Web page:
Growing anxiety among European electorates has led the EU to pay millions to Sudan’s dictator Omar al-Bashir, wanted for war crimes, to police migration from the Horn of Africa
In 2009 the international criminal court issued an arrest warrant for Sudanese president Omar al-Bashir on seven counts of crimes against humanity and war crimes. In 2010 it issued a further warrant on three counts of genocide. He is the only sitting head of state charged with committing genocide against his own people. In a majority Arab country, the ethnically African groups, especially those around the Darfur area, have long been politically marginalised. But since 2003 Bashir has been trying to systematically eliminate them, not least through his proxies, the hated Janjaweed (literally “devils on horseback”) militia, notorious for their cruelty. To take one example out of many: in February 2004, the Janjaweed attacked a boarding school in Darfur, forcing 110 girls to strip at gunpoint before raping many of them and burning down their school. Little wonder tens of thousands have been fleeing for their lives.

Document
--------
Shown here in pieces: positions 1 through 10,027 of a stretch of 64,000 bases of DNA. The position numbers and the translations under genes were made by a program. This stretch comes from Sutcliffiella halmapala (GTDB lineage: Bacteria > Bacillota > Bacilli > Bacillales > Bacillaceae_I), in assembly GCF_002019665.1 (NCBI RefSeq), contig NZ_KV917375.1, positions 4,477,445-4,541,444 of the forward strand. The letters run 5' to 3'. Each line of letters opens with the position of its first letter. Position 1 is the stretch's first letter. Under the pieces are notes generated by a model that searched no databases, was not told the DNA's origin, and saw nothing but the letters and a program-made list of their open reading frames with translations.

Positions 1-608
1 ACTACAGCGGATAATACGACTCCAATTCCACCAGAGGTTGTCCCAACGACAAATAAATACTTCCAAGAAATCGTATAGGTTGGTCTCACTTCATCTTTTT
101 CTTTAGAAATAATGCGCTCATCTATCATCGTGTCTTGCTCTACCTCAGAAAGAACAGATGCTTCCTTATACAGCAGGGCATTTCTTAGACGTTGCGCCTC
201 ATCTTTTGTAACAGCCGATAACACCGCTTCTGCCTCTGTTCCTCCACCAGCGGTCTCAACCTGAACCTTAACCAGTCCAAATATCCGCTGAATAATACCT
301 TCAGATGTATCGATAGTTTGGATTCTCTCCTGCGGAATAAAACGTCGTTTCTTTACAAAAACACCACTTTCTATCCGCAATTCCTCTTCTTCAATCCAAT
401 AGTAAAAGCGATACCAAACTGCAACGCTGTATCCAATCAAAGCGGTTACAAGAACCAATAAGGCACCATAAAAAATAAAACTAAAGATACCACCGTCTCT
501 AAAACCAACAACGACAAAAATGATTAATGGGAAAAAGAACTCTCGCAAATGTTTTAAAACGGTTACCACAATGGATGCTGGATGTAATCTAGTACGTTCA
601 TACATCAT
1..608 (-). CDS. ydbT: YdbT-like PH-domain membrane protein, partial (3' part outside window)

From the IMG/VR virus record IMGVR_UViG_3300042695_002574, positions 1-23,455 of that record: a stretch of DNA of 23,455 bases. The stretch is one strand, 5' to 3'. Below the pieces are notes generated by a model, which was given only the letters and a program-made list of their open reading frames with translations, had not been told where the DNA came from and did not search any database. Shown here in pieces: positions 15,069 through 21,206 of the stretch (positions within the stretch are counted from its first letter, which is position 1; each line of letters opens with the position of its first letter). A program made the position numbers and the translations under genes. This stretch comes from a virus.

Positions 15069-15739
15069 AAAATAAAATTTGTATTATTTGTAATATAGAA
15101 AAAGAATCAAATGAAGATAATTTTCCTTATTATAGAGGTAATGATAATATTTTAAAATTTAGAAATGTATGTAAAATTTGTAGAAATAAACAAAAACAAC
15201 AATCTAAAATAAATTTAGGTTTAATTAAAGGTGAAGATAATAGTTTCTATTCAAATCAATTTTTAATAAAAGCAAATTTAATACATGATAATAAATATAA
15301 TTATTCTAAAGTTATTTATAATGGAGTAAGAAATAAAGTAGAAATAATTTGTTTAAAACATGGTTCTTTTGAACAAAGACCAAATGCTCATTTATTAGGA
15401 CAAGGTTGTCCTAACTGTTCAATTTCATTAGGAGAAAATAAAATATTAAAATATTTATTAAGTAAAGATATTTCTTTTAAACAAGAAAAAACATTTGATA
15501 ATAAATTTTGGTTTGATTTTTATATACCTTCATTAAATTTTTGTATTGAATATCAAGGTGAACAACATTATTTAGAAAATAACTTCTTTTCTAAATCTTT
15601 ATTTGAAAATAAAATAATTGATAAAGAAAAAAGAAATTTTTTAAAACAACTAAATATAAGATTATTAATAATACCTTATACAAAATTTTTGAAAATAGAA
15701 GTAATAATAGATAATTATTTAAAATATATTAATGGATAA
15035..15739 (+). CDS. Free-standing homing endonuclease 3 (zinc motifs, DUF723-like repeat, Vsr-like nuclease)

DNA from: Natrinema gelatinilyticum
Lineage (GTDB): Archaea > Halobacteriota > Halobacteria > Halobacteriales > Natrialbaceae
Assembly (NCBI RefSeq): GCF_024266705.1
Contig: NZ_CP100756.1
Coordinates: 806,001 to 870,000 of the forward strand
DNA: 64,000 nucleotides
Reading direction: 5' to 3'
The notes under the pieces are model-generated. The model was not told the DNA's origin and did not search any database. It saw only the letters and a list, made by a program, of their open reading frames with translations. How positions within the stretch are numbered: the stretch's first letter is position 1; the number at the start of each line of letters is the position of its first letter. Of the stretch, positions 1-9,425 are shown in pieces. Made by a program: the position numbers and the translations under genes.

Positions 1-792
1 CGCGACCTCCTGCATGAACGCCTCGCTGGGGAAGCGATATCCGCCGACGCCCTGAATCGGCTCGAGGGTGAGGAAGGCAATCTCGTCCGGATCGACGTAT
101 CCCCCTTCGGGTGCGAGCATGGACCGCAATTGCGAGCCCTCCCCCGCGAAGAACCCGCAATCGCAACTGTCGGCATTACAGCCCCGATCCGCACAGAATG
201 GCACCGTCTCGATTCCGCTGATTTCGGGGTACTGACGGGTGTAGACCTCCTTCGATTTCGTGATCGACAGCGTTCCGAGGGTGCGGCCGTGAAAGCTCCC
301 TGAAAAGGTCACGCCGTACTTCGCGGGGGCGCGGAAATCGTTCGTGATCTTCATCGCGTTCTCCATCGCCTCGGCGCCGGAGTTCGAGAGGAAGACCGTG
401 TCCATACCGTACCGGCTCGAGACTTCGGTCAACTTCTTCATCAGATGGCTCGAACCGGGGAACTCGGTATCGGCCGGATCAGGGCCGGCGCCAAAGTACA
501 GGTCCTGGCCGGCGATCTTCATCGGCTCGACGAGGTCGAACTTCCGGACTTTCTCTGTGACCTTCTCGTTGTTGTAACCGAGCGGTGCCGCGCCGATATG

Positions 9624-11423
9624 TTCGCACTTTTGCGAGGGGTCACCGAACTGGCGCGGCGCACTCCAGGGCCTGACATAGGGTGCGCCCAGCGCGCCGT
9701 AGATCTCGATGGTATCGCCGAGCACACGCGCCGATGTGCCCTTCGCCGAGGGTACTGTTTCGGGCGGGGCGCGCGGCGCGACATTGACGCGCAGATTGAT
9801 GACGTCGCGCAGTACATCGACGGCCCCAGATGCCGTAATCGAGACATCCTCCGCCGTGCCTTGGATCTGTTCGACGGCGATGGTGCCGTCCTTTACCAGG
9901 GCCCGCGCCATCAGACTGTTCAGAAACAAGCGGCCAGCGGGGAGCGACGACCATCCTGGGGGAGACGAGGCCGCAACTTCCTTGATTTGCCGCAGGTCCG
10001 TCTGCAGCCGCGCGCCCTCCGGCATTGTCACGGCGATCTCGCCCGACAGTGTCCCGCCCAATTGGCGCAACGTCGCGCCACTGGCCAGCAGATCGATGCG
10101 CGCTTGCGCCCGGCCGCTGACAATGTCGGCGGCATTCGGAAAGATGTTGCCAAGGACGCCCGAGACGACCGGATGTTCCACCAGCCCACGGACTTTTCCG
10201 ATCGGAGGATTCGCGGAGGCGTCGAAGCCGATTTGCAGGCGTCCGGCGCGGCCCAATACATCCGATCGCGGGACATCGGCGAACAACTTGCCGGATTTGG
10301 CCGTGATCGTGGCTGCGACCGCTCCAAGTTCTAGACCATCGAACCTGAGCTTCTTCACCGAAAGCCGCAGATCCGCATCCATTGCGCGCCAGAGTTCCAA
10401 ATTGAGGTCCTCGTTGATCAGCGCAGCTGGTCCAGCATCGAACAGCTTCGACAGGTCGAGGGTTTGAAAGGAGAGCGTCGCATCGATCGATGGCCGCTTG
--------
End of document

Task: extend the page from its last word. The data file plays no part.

And it gets worse. Last month, Amnesty International released a report with evidence that, earlier this year, Bashir’s air force had been dropping chemical weapons on some of the remoter villages. It is hard to get the soil samples that would fully evidence such a claim – foreigners, even UN-African Union peacekeepers – are not allowed in the region. But the horrific photographs of children with blistered skin and bleeding eyes look very much like the effects of some version of mustard gas. No, it’s not a competition, but as the world is rightly concerned with the plight of the people of Aleppo, there are others – in perhaps more out of the way places – who get far less of our attention.